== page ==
PROPS & DISSES for May 28. 2014

By on May 27, 2014

052814props

Old Jackson: There’s an app for that PROP

The new self-touring app for the Town of Jackson was unveiled during Old West Days weekend at the Jackson Hole Historical Society and Museum. The mobile application is a product of homegrown TravelStorysGPS, founded by Wilson resident Story Clark.

In conjunction with the town’s centennial celebration this summer and with the full blessing of the Historical Society and Museum, which continues its guided walking tours of downtown Jackson, the TravelStorysGPS app truly brings the town to life with rich historical background and interesting stories about the men and women behind the places we see every day.

“School boys John and Jesse Wort lived alone in the original Stage Stop cabin. Weekends, they walked miles home,” the talking app blurts out as your phone springs to life with audio and visual imagery triggered by built-in global position technology.

Story is an area consultant and former director at both Jackson Hole Land Trust and Jackson Hole Conservation Alliance. She also served as a county land use planner.

The app is free for download for iPhones and Androids.

Doggone travesty DISS

Town officials have the answer right in front of their noses. They need to wake up and smell the dog crap.

The closing of Sophie’s Dog Park has left countless locals and visitors without a place to let Fido stretch his legs. That’s a serious problem. As earnest as a butte insistent on oozing its way into Broadway? Kinda.

It is absurd that a mountain community such as this, where dog ownership has been classified in numerous ways as extremely significant per capita, does not have a convenient place in town where these dog owners can let their canines blow off a little steam. Parks and Rec maintains no less than 18 public parks according to its website. To the best of my knowledge, none of them allow dogs. Are you kidding?

In an outdoorsy town like Jackson, I would argue 18 parks is a ridiculous amount of parks, period. Most people who want to get away from the stresses of the city – congestion, noise, pollution, etc. – are going to pack the Thule rack and point their Outback into the woods. They aren’t picnicking in Miller Park. For every slack-lining hippy using Phil Baux, there are 15 lab owners lead footing it to Cache Creek on their 45-minute lunch break so their dog can dump all over the national forest.

A small park within city limits is handy for dogs. They would be actually used if they allowed dogs. Town electeds have been wrestling with the problem for months now, properly saying the right things to media but blaming a tight budget and the unforeseen costs of natural catastrophes as reasons why their hands are tied.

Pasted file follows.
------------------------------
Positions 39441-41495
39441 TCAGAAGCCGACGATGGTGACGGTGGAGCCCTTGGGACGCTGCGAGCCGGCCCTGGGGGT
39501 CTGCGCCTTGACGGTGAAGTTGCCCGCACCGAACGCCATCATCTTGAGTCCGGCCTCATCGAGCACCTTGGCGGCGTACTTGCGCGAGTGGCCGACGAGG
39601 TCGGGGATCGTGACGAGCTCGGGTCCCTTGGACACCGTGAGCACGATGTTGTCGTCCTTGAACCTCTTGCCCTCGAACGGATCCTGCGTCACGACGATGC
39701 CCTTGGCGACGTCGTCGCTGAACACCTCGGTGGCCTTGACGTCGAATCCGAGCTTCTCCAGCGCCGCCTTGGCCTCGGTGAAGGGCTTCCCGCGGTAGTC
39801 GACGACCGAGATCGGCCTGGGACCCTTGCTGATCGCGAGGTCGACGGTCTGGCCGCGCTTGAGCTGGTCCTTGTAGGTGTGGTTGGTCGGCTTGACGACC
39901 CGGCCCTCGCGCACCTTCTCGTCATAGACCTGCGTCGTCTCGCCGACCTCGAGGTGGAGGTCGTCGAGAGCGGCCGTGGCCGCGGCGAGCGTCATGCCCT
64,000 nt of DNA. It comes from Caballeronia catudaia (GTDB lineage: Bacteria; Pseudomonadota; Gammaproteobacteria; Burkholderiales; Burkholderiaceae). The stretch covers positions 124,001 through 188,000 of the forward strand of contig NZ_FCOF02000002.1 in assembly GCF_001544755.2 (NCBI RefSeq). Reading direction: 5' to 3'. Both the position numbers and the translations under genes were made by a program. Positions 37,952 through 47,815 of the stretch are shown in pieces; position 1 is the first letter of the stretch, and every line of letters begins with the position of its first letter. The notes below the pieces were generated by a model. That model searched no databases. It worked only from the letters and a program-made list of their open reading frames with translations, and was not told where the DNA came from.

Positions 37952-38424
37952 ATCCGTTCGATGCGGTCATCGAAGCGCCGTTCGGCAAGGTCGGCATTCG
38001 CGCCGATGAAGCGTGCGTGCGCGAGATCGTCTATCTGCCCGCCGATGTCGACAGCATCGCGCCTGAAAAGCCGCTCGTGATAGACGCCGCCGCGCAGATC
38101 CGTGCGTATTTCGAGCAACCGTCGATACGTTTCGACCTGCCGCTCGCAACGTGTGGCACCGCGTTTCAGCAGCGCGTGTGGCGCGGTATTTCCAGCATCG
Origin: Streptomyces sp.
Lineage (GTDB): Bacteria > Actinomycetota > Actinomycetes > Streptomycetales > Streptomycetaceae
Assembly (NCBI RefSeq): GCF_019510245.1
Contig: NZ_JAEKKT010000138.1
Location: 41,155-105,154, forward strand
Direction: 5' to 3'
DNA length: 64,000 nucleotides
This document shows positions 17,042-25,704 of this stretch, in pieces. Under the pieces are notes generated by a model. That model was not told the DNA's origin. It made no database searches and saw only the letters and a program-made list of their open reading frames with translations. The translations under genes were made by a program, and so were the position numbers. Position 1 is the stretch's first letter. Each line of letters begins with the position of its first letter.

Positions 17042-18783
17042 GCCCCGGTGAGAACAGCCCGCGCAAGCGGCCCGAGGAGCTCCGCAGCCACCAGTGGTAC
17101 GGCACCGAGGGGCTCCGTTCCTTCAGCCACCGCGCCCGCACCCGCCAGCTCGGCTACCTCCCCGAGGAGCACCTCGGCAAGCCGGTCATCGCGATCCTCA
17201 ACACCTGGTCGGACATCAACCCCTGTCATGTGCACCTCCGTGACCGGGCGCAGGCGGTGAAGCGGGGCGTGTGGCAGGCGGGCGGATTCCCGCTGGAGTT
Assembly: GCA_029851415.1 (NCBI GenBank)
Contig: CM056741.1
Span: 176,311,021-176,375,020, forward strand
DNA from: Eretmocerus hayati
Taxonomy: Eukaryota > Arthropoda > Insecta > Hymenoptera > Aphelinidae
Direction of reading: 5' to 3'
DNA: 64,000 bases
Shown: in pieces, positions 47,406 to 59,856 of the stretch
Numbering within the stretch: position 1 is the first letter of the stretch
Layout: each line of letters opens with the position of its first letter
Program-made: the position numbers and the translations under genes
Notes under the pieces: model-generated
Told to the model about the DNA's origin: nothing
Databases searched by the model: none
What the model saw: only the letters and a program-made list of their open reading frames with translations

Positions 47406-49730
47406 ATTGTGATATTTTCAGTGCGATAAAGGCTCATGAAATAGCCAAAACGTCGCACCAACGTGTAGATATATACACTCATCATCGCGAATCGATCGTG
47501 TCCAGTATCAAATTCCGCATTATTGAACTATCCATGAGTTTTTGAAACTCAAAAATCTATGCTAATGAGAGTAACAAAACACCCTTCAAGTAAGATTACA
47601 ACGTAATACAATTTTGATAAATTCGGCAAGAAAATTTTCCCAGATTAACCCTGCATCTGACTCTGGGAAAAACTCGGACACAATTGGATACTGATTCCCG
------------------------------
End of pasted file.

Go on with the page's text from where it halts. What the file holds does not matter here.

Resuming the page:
The solution doesn’t have to be costly. What about the newly developing May Park? There must be a place for dogs there. Better yet, dog owners have been not so secretly using the fairgrounds as a place to toss a tennis ball for their mutts. Fine. Fence in the area a little better and make it official. The fair board is and will always be struggling to keep that property viable in the face of a big city influx of newcomers who wouldn’t know a fifth wheel from a diamond hitch. Introducing a new user base to the grounds might just keep it from the clutches of developers in the future.

Get on it, Town Council. Make it happen. This doesn’t have to be as difficult as government likes to make every little thing seem.

Busy body lawmakers DISS

The Town Council is too busy worrying about petty problems that should never come up on a meeting agenda. Unwanted phone books? It’s a nuisance, admittedly, but hardly something we need Big Government to handle. When businesses in town wake up and realize the tonnage of phone books that are discarded and never used they will stop taking out ads in the Yellow Pages and the problem will correct itself.

Also on the town’s plate is a discussion about bums sleeping in parks (dogs are currently banned but not winos) and whether mobile food vendors should be allowed to monger hotdogs on the street like they do in New York City.

Really? Are these the hot button issues of the day requiring government intervention? Hey, I get the mayor’s argument that mobile vendors who don’t pay rent (they do pay a permit fee) have an unfair advantage over Town Square merchants. But personally, a hotdog truck or cart makes better sense than a hotdog emporium with seats, tables, walls and the necessary overhead built into the price of their mustard. I mean, who in their right mind believes they can make rent on a downtown brick and mortar peddling wieners anyway?


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